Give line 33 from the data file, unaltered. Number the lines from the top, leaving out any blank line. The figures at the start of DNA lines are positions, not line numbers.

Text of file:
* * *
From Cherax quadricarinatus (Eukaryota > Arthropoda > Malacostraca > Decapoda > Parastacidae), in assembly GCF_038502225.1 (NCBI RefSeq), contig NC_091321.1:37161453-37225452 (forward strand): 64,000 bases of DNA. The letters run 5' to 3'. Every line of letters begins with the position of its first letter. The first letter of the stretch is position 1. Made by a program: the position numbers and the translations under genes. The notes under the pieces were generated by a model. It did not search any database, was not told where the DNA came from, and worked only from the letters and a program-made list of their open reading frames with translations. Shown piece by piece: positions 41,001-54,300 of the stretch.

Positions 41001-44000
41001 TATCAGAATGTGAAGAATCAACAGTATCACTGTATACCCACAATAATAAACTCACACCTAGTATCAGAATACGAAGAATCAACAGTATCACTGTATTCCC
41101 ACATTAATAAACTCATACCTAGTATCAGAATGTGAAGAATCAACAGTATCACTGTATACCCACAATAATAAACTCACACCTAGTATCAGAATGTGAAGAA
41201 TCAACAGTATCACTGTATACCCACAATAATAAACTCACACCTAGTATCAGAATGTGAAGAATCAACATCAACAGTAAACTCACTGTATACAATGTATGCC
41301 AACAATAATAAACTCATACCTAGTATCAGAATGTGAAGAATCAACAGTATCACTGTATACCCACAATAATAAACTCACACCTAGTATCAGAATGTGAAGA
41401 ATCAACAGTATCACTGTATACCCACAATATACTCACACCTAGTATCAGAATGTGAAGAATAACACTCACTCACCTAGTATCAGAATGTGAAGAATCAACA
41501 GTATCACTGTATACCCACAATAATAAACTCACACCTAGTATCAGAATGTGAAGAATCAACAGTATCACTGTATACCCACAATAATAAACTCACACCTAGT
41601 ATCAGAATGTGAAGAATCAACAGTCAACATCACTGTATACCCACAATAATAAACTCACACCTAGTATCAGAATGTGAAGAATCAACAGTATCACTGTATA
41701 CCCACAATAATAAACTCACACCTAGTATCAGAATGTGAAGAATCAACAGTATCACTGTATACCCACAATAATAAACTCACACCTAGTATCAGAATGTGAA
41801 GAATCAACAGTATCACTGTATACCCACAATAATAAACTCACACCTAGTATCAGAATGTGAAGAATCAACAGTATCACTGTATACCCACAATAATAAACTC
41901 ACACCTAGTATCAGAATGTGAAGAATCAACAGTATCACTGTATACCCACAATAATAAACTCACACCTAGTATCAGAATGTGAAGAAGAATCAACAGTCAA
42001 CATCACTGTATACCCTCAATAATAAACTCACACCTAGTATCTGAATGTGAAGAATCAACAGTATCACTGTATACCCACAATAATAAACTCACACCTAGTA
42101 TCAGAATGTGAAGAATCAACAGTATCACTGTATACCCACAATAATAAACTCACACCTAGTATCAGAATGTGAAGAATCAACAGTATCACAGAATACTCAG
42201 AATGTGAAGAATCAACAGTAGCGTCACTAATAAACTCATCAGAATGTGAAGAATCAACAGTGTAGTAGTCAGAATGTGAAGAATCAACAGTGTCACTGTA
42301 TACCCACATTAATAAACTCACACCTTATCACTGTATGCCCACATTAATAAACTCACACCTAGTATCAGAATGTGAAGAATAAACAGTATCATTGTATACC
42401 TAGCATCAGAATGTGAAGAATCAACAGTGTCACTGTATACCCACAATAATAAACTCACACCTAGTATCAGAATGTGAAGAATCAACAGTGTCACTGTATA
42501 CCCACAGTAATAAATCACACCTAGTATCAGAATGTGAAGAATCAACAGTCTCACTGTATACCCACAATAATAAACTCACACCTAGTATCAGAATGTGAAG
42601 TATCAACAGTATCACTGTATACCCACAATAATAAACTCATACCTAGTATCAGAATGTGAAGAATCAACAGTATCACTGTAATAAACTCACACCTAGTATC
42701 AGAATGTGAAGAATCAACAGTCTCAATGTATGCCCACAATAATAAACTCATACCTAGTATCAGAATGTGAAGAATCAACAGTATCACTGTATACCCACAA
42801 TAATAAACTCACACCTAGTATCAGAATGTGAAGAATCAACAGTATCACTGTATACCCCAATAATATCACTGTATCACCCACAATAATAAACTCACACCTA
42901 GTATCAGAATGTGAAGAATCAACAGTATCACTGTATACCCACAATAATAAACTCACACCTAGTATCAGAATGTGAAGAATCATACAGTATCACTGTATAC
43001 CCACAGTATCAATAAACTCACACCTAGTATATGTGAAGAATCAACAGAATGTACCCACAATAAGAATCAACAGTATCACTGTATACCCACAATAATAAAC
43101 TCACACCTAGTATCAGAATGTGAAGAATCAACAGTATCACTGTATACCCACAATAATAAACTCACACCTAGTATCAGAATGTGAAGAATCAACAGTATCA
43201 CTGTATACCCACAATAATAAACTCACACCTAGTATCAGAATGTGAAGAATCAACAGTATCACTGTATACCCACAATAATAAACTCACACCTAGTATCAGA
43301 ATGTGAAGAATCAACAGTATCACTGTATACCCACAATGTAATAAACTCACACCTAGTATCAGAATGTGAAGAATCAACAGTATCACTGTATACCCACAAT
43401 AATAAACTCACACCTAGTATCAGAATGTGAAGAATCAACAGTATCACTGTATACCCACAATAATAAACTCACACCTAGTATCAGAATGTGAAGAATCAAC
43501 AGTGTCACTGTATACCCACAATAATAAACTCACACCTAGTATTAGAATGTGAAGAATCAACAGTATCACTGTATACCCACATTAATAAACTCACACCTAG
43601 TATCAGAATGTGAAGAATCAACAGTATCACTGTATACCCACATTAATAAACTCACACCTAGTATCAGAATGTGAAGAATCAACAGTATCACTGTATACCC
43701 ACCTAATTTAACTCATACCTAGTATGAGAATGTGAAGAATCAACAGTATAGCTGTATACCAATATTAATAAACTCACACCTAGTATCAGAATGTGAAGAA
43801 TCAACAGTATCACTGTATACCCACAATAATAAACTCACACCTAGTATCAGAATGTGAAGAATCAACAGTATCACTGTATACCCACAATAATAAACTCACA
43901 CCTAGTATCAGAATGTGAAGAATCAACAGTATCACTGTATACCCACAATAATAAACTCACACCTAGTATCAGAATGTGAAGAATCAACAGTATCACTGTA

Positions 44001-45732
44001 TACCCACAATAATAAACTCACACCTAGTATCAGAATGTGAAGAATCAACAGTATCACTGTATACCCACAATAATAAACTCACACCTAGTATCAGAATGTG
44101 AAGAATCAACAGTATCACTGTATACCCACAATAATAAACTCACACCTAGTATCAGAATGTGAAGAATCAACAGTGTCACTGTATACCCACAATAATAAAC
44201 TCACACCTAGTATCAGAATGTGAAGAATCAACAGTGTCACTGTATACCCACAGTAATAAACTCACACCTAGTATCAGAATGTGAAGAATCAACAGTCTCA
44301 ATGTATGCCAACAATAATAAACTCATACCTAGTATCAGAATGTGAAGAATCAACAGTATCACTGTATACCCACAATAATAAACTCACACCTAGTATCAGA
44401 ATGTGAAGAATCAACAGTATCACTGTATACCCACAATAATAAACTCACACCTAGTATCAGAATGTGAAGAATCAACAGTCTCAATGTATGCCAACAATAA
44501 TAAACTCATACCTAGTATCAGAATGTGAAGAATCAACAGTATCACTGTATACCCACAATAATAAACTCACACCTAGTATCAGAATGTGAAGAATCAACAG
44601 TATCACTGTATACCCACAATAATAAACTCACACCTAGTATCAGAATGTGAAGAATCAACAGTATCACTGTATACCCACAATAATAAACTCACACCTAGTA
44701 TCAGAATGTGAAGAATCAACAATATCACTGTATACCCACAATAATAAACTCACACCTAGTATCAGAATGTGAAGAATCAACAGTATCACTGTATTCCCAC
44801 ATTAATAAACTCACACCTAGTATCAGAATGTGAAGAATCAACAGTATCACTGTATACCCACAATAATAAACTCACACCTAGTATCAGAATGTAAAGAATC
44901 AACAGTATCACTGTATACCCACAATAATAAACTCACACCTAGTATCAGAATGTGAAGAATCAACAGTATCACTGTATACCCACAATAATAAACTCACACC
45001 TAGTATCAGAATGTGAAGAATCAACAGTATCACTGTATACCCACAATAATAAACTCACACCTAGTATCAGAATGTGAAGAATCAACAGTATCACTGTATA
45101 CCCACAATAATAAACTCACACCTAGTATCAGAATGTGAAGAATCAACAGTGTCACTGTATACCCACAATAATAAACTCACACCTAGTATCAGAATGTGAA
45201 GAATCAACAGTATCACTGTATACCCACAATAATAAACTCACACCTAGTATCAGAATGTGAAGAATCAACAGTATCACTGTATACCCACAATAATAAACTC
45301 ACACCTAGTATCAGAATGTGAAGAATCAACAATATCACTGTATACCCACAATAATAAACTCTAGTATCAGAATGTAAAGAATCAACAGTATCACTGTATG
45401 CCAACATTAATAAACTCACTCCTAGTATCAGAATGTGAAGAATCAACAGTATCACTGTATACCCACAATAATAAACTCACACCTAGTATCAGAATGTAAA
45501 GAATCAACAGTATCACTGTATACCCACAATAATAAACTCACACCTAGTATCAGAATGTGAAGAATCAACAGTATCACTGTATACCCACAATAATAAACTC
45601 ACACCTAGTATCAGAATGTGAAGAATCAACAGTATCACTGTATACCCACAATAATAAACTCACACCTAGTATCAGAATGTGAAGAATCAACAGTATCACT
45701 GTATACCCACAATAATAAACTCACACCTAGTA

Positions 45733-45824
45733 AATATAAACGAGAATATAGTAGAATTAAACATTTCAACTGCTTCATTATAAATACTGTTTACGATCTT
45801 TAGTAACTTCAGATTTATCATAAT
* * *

Positions 44001-45732